Politico wrote that "Fang’s relentless chronicling of the Koch brothers have made him something of a star on the left," while noting his "efforts to portray the political activities of the billionaire industrialists Charles and David Koch as motivated by a desire to boost their profits - an argument even some liberals reject as an overly simplistic caricature."[22]

Political views[edit]

Fang has been described as a "liberal" by the New York Times, and as both "liberal" and "progressive" by Salon.[23][24] According to Fang, "I like hanging out with fully grassroots Tea Party activists because, for the most part, whatever their motivations are, they’re just upset about society and they want to do something about it which, at the core, I respect even though I pretty much disagree with their worldview."[25]

Bibliography[edit]

References[edit]

  1. ^ http://www.nytimes.com/2013/02/24/us/politics/michael-goldfarb-gleeful-provocateur-at-intersection-of-many-worlds.html?_r=1&
  2. ^ Glenn Greenwald. "Free speech and donations". salon.com. 
  3. ^ https://firstlook.org/theintercept. Retrieved July 27, 2015.  Missing or empty |title= (help)
  4. ^ "Lee Fang". The Nation Institute. Retrieved October 2, 2012. 
  5. ^ "Lee Fang". The Investigative Fund. Retrieved October 2, 2012. 
  6. ^ "Lee Fang". Republic Report. 
  7. ^ "Lee fang". Retrieved July 27, 2015/.  Check date values in: |accessdate= (help)
  8. ^ Shakir, Faiz. "Farewell to our Friends and Colleagues Matt Yglesias and Lee Fang". ThinkProgress. Retrieved 10 December 2013. 
  9. ^ [1]
  10. ^ "Advisory Board". Campus Progress. Retrieved 5 January 2014. 
  11. ^ Julia La Roche (2011-10-10). "Blogger Tries To Smear Occupy Wall Street Critics By Tying Them To A Hedge Funder". Business Insider. Retrieved 2013-10-14.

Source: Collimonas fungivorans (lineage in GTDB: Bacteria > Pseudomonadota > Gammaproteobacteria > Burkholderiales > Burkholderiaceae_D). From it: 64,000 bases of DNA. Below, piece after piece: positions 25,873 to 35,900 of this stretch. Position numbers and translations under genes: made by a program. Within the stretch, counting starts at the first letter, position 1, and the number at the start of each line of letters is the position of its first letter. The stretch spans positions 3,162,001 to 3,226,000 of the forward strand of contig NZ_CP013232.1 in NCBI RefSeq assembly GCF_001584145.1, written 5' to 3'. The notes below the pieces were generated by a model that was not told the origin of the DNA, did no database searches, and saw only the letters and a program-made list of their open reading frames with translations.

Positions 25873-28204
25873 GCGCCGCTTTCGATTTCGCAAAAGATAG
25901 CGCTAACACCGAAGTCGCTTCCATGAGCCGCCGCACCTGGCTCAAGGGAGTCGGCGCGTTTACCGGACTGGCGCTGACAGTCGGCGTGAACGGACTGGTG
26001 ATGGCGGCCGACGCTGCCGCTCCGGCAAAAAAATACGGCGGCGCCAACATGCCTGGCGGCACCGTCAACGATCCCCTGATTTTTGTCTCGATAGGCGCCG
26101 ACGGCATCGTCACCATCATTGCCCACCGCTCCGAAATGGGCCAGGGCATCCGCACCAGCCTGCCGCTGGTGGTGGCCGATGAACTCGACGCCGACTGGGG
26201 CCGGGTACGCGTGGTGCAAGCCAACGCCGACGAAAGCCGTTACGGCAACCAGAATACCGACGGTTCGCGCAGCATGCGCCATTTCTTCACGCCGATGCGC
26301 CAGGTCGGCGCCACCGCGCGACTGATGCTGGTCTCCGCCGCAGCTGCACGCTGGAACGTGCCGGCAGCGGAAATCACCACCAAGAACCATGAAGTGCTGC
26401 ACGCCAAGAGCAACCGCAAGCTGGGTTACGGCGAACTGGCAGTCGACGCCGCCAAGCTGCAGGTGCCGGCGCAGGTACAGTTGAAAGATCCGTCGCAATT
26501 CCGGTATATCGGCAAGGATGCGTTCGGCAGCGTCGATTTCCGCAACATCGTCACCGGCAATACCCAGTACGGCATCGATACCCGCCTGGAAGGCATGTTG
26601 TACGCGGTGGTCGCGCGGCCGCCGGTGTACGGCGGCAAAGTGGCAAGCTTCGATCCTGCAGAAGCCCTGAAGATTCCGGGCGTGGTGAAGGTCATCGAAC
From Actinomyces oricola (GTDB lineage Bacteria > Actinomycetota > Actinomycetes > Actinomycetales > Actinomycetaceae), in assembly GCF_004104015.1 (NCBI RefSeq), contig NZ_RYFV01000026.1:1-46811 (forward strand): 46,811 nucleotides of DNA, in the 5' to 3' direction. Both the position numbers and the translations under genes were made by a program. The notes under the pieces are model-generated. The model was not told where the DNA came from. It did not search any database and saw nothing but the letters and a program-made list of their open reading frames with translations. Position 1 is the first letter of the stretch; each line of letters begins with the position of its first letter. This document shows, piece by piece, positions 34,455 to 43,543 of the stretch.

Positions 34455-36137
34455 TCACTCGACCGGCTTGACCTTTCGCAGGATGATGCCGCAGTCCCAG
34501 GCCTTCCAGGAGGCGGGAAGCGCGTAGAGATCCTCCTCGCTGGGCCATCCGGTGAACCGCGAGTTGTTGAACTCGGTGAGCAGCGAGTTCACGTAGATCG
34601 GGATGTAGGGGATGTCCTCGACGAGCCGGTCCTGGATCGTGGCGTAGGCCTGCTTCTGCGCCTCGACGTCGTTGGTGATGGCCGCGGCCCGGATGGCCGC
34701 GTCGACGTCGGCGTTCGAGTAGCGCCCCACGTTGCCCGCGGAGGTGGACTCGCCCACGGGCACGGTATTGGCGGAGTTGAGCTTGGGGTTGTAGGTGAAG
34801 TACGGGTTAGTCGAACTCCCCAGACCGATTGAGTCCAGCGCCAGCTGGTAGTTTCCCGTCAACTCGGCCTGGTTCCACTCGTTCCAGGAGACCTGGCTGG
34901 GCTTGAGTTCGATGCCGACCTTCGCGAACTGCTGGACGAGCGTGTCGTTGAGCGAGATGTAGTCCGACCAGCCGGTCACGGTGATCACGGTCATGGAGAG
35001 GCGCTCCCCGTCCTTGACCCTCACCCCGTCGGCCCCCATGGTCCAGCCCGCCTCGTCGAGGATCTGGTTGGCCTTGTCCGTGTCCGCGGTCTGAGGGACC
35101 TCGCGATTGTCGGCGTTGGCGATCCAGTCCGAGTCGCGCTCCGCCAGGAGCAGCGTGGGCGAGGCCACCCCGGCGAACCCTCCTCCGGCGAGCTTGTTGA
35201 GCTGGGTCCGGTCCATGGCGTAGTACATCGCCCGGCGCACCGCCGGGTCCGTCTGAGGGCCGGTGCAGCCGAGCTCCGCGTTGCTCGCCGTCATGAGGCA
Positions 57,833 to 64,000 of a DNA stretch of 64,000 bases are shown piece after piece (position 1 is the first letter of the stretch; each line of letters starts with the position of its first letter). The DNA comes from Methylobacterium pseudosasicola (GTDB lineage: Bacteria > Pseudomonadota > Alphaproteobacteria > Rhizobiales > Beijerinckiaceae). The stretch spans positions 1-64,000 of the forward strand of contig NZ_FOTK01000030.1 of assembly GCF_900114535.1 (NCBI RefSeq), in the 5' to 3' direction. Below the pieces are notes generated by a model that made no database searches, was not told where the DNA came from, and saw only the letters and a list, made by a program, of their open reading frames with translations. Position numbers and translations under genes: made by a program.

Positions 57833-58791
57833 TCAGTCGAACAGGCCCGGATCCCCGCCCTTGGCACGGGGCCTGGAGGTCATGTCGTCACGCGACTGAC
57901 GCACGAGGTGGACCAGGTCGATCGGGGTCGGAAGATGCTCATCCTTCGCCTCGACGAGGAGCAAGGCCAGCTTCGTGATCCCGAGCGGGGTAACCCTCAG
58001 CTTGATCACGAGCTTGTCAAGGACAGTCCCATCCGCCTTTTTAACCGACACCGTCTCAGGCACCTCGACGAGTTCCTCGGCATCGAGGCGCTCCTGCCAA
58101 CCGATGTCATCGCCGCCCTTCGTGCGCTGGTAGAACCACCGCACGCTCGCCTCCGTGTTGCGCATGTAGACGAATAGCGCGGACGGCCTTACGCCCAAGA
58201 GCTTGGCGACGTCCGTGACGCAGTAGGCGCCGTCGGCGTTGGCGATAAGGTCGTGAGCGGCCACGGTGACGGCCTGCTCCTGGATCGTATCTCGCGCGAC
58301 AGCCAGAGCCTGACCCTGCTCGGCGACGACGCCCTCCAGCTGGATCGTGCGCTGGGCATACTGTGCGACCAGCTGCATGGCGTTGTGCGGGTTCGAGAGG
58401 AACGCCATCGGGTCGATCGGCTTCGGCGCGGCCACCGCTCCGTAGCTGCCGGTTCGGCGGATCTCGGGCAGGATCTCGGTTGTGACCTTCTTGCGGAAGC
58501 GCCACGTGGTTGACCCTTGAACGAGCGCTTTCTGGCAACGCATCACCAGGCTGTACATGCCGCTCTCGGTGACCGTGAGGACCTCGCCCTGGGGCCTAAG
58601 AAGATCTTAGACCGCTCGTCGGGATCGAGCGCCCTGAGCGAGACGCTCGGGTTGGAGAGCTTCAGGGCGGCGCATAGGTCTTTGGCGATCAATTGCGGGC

12. ^ Ungerleider, Neal (2011-09-21). "Occupy Wall Street: Tahrir Over Here?". Fast Company. Retrieved 2013-10-14. 
  13. ^ Fang, Lee. "Exclusive: Foreign-Funded 'U.S.' Chamber of Commerce Running Partisan Attack Ads". ThinkProgress.Org. 
  14. ^ Stein, Sam (5 October 2010). "MoveOn Asks DoJ To Launch Criminal Investigation Of Chamber's Funding". Huffington Post. Retrieved 30 August 2012. 
  15. ^ a b "Foreign Money? Really?". FactCheck.org. Retrieved 30 August 2012. 
  16. ^ Lichtblau, Eric (8 October 2010). "Topic of Foreign Money in U.S. Races Hits Hustings". New York Times. Retrieved August 30, 2012. 
  17. ^ Fang, Lee (2011-04-13). "The Contango Game: How Koch Industries Manipulates The Oil Market For Profit". ThinkProgress. Retrieved 2012-10-02. 
  18. ^ Sherter, Alain (April 15, 2011). "Contango Lesson: How Koch Industries Raises Gas Prices". CBS. Retrieved October 2, 2012. 
  19. ^ Cynthia Stead (2011-04-21). "Revealing insights in media reform". CapeCodOnline.com. Retrieved 2013-10-14. 
  20. ^ People and Power (March 29, 2012). "The Koch Brothers - People & Power". Al Jazeera English. Retrieved 2013-10-14. 
  21. ^ "Lee Fang". Koch Brothers Exposed. Retrieved 4 January 2014. 
  22. ^ Smith, Ben; Vogel, Kenneth (4-12-2011). "Center for American Progress news team takes aim at GOP". Politico. Retrieved 5 January 2014.  Check date values in: |date= (help)
  23. ^ Rutenberg, Jim (2013-2-23). "A Conservative Provocateur, Using a Blowtorch as His Pen". New York Times. Retrieved 5 January 2014.  Check date values in: |date= (help)
  24. ^ Greenwald, Glenn (2012-07-30). "Free speech and donations". Salon. Retrieved 5 January 2014. 
  25. ^ "Lee Fang talks about his book "The Machine: A Field Guide to the Resurgent Right" & corporatist influence in the U.S.". Eclectablog. 2013-04-30. Retrieved 5 January 2014. 
  26. ^ Fang, Lee (2013). The Machine: A Field Guide to the Resurgent Right. New York. ISBN 9781595586391.